Caribbean immigrants struggle to find church home in the US

Delroy Reid- Salmon, president of the Caribbean Diaspora Baptist Clergy Association, addressing a Caribbean conference of Caribbean immigrants in NY recentlyCaribbean Baptist immigrants have difficulty fitting into Baptist churches in the United States. This was revealed at a recent conference of Caribbean immigrants in New York City.

The April National Gathering of Caribbean Diaspora Baptist clergy, leaders and churches was billed as "a missional event to acknowledge and initiate discussion on the emergence, contribution and role of Baptists in the continuum of the Caribbean Diaspora."

A common theme expressed by Caribbean immigrants at the conference was the difficulty to find a "church home" upon migrating into the US. Raymond Anglin, a general secretary of the Jamaica Baptist Union (JBU) during the 1980s, stated that he "experienced a kind of culture shock upon moving to the United States." The Baptist churches he encountered in Florida and Georgia were "different from his experience in Jamaica in terms of authority, leadership, the attitude to androle of women, and in understanding of training."

 

 

Anglin, who says he now "has a fulfilling ministry as a Presbyterian pastor," indicated that his background in Jamaica prepared him for his current situation, as it "gave him an ecumenical dimension of ministry."

Delroy Murdock, pastor of a United Methodist Church in New York and a former Baptist pastor from Jamaica, said that, upon coming to the US, he "could not find a Baptist church that looked anything like those in Jamaica." Edward Jenkins, another Methodist pastor in New York who was a Baptist pastor in the Caribbean, said that he sees himself "as a Baptist in a Methodist church."

Banmattie Ram, a Baptist pastor from Guyana, said most of the Baptist churches she encountered in the US "were different from her experience in the Caribbean," but stated that "one must do ministry wherever one is."Sam and Lola Simpson being recognized for their pioneering work in planting churches that minister to Caribbean immigrants in NY. Making the presentation is noted Caribbean church historian, Horace Russell, left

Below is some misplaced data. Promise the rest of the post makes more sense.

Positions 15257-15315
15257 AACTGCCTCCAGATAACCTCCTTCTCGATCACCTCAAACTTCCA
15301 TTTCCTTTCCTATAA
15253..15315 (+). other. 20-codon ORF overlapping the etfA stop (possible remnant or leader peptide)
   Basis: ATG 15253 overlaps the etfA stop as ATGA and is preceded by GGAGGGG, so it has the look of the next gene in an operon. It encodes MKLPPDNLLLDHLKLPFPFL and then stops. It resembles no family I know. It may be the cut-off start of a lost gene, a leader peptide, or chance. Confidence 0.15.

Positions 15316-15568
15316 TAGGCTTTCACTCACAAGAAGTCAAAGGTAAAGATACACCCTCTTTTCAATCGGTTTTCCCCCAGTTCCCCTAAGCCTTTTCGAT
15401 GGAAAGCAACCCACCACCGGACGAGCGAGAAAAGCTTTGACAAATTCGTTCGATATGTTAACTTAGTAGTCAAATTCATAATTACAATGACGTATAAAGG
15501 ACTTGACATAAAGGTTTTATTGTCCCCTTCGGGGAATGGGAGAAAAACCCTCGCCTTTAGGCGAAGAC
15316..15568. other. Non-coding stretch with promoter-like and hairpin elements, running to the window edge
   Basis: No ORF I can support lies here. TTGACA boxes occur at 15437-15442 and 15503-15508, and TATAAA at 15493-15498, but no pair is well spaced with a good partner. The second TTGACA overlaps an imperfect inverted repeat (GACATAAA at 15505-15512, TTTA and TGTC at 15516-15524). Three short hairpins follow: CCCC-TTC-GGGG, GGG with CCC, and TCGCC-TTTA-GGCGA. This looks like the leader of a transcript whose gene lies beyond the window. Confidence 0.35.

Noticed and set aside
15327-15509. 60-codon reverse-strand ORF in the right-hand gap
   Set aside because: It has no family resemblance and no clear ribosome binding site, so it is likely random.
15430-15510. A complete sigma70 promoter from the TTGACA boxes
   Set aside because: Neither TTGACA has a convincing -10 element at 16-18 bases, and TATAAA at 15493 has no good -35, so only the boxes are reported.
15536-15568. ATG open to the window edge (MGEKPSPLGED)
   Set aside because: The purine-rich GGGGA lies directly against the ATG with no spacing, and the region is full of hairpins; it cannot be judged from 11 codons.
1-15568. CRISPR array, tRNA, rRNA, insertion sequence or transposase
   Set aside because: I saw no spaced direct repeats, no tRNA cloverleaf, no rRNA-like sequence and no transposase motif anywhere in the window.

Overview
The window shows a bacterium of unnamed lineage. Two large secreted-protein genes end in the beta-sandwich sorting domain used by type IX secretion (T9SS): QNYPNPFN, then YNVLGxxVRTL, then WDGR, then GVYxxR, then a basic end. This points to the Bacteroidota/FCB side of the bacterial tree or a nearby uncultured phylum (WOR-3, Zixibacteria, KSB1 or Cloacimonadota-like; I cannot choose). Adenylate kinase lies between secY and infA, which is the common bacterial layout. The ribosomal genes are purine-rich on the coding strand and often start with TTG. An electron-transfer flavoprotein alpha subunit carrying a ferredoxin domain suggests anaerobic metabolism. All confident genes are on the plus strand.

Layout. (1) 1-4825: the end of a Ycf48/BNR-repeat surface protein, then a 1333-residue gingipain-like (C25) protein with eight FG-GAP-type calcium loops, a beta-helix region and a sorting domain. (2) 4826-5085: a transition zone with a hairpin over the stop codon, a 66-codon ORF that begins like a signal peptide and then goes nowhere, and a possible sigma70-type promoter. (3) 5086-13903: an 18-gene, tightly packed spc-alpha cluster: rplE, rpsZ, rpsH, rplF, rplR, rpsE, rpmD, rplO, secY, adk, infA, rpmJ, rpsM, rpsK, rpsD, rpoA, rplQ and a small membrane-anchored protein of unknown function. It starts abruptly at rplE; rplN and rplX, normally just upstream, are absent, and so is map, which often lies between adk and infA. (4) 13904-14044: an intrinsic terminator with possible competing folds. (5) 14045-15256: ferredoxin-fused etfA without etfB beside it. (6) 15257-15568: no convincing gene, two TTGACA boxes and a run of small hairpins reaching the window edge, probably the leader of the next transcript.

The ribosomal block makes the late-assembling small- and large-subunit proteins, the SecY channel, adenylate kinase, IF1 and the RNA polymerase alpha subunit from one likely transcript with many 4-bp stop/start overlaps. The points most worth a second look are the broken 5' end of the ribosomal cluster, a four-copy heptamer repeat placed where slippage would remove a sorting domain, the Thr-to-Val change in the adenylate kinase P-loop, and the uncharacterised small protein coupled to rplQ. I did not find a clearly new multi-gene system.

Karl Johnson, general secretary of the JBU, said that the JBU is currently exploring ways of engaging in mission with Baptists in the Diaspora. He acknowledged that "the JBU has not grasped the opportunity presented by Caribbean people in the Diaspora." He said that the JBU had "dropped the ball and needed to repent and return to a mission consciousness."

Everton Jackson, Baptist World Alliance (BWA) regional secretary for the Caribbean and executive secretary/treasurer of the Caribbean Baptist Fellowship (CBF), said that "there are tremendous possibilities for cooperation between CBF and the Caribbean Diaspora churches." This is possible, he said, because Caribbean people, whether in the Caribbean or elsewhere, "share a common history" as well as "common needs for affirmation, self actualization, [and] a theology that speaks to our context."

Jackson informed participants at the conference that the CBF has plans to enter into collaboration with the United Theological College of the West Indies (UTCWI) to establish a Centre for Caribbean Baptist Studies at the institution. The UTCWI, an ecumenical college that is part of the University of the West Indies, the main university in the English speaking Caribbean, trains many of the Caribbean Baptist pastors.

Eron Henry, associate director of communications for the BWA, indicated that Caribbean Baptists in general, including those in the Diaspora, have played important roles in the BWA and have held significant positions within the international Baptist organization. Henry made special mention of current BWA General Secretary Neville Callam, Caribbean Baptists who are BWA vice presidents, and those who sit on committees and commissions of the BWA.

Delroy Reid-Salmon, president of the Caribbean Diaspora Baptist Clergy Association, which convened the conference, announced that his group is spearheading the establishment of a chair in the name of Horace Russell at the UTCWI. Russell is a past president of the school in the 1970s and later became a vice president and professor of historical theological at Palmer Theological Seminary near Philadelphia in the US.

Samuel Simpson, a Jamaican immigrant to the US, was honored for helping to pioneer the formation of Baptist churches that ministered to Caribbean immigrants in New York City, beginning in the 1960s. He recently retired as pastor of the Bronx and Wake Eden Baptist churches, two of the churches he founded.

© Baptist World Alliance
May 9, 2012